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Is Morality a Matter of Taste?

5. Definitions and Use of 'Objective'

5.1 Dictionary Definitions

Book cover: Enquiries Concerning the Human Understanding and Concerning the Principles of Morals by David Hume

Some critics have claimed that I have misappropriated the word 'objective' to suit my own philosophical position. I want to say just a few brief words on this point. All of the major dictionaries give a central sense of the word 'objective' as pertaining to things external to the mind. This is true and I accept this.

However, the major dictionaries list a second central meaning of the term as `impartial' and 'unbiased'. For example, the British Dictionary lists the second adjectival sense of 'objective' as 'undistorted by emotion or personal bias'. Likewise, the Penguin Macquarie Dictionary defines the second adjectival sense as 'free from personal feelings or prejudice; unbiased'.

The Merriam-Webster Dictionary gives the third full definition as:

expressing or dealing with facts or conditions as perceived without distortion by personal feelings, prejudices, or interpretations . . . <an objective judgment>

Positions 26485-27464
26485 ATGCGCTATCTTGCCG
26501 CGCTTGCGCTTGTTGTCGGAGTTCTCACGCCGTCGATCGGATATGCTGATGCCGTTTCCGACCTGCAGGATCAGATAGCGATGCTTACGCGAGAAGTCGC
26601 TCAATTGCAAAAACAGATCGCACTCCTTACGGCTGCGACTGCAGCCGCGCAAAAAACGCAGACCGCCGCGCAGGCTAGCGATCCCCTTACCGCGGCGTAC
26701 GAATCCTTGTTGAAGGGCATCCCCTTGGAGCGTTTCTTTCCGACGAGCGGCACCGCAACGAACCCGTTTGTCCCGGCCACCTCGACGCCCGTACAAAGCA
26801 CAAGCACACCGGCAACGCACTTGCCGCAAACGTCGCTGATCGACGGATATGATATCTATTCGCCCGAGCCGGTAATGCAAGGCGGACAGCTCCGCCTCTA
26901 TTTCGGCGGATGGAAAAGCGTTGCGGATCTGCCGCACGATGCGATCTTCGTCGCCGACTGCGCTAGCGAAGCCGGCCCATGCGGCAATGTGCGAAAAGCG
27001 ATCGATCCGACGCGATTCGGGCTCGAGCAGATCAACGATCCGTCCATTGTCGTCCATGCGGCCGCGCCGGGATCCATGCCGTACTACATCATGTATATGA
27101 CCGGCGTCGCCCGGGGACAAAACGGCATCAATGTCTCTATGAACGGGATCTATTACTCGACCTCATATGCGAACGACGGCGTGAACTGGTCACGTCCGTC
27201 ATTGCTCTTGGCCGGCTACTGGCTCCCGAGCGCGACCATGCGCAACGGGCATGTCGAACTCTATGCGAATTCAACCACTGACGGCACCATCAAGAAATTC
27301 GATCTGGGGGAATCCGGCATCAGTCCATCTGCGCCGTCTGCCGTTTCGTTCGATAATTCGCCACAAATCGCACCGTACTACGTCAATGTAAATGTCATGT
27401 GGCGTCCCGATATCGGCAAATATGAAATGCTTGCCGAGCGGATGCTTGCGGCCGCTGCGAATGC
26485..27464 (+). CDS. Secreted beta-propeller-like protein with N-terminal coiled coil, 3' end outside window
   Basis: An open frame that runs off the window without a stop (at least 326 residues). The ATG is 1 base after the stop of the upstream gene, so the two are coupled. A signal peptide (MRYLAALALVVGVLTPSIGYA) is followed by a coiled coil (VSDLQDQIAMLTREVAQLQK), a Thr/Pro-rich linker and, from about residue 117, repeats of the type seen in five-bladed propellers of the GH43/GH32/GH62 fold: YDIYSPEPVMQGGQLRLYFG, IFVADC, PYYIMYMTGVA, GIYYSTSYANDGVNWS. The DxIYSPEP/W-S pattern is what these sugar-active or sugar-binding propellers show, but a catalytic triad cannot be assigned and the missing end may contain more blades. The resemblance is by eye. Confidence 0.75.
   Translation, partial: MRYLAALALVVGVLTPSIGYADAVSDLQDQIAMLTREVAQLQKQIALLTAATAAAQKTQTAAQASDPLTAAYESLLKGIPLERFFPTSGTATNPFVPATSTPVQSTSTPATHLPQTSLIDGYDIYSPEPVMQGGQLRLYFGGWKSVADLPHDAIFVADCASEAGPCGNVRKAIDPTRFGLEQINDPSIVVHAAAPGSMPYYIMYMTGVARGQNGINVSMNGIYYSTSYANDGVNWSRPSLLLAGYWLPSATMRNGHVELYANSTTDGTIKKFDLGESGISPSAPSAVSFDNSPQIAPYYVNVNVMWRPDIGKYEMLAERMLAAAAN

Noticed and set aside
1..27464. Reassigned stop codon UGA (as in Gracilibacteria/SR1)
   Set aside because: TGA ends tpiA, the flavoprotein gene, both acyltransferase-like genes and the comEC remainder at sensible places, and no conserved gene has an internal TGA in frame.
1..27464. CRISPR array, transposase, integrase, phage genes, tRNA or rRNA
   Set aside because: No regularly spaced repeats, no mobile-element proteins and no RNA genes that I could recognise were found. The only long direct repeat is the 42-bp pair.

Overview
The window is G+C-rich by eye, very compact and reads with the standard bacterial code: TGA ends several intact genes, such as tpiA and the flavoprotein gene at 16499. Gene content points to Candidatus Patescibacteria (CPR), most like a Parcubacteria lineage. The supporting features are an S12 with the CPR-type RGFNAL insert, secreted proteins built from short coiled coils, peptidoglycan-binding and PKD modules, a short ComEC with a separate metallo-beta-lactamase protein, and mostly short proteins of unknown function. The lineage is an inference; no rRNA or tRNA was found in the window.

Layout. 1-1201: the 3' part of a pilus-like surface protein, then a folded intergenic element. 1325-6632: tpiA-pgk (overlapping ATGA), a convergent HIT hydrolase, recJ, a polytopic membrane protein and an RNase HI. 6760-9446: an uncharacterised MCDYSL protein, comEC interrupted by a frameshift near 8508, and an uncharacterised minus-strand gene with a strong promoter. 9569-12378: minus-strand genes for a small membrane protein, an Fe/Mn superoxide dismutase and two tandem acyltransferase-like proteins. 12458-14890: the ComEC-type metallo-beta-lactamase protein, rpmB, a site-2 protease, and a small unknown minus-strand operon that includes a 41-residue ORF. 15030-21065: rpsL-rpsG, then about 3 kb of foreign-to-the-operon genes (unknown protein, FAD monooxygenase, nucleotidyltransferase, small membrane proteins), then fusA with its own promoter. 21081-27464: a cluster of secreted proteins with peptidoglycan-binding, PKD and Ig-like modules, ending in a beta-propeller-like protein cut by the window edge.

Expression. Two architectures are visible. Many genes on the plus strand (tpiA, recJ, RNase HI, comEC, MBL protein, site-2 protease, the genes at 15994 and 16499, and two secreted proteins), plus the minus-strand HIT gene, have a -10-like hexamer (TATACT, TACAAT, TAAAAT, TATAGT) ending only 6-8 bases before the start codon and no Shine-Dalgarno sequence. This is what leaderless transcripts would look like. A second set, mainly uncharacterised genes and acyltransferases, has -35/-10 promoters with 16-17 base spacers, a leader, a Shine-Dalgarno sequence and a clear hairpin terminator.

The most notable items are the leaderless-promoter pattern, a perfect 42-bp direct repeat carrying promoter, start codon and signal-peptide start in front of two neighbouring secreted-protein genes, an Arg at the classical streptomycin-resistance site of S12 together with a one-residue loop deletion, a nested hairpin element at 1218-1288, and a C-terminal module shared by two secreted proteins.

In its Synonym Discussion of objective, it goes on to say:

FAIR, JUST, EQUITABLE, IMPARTIAL, UNBIASED, DISPASSIONATE, OBJECTIVE mean free from favor toward either or any side. . . . OBJECTIVE stresses a tendency to view events or persons as apart from oneself and one's own interest or feelings <I can't be objective about my own child>.

In common parlance, we sometimes ask people to 'be objective' in this sense as they think through making an important decision. Here are two examples:

  1. A good friend of ours is contemplating whether to accept a marriage proposal.
  2. Our neighbour is working through how to distribute her worldly goods after she dies.

In these circumstances, we advise our friend and neighbour to 'think objectively' about their decision. Of course, we aren't appealing to some metaphysical realm of 'objective' transcendent truths. We are asking them to reflect on their most settled and important preferences and to not be swayed by short-term feelings that will prejudice the outcomes they want. It is in this sense of 'impartiality' that ethics is objective.

Copyright © 2017

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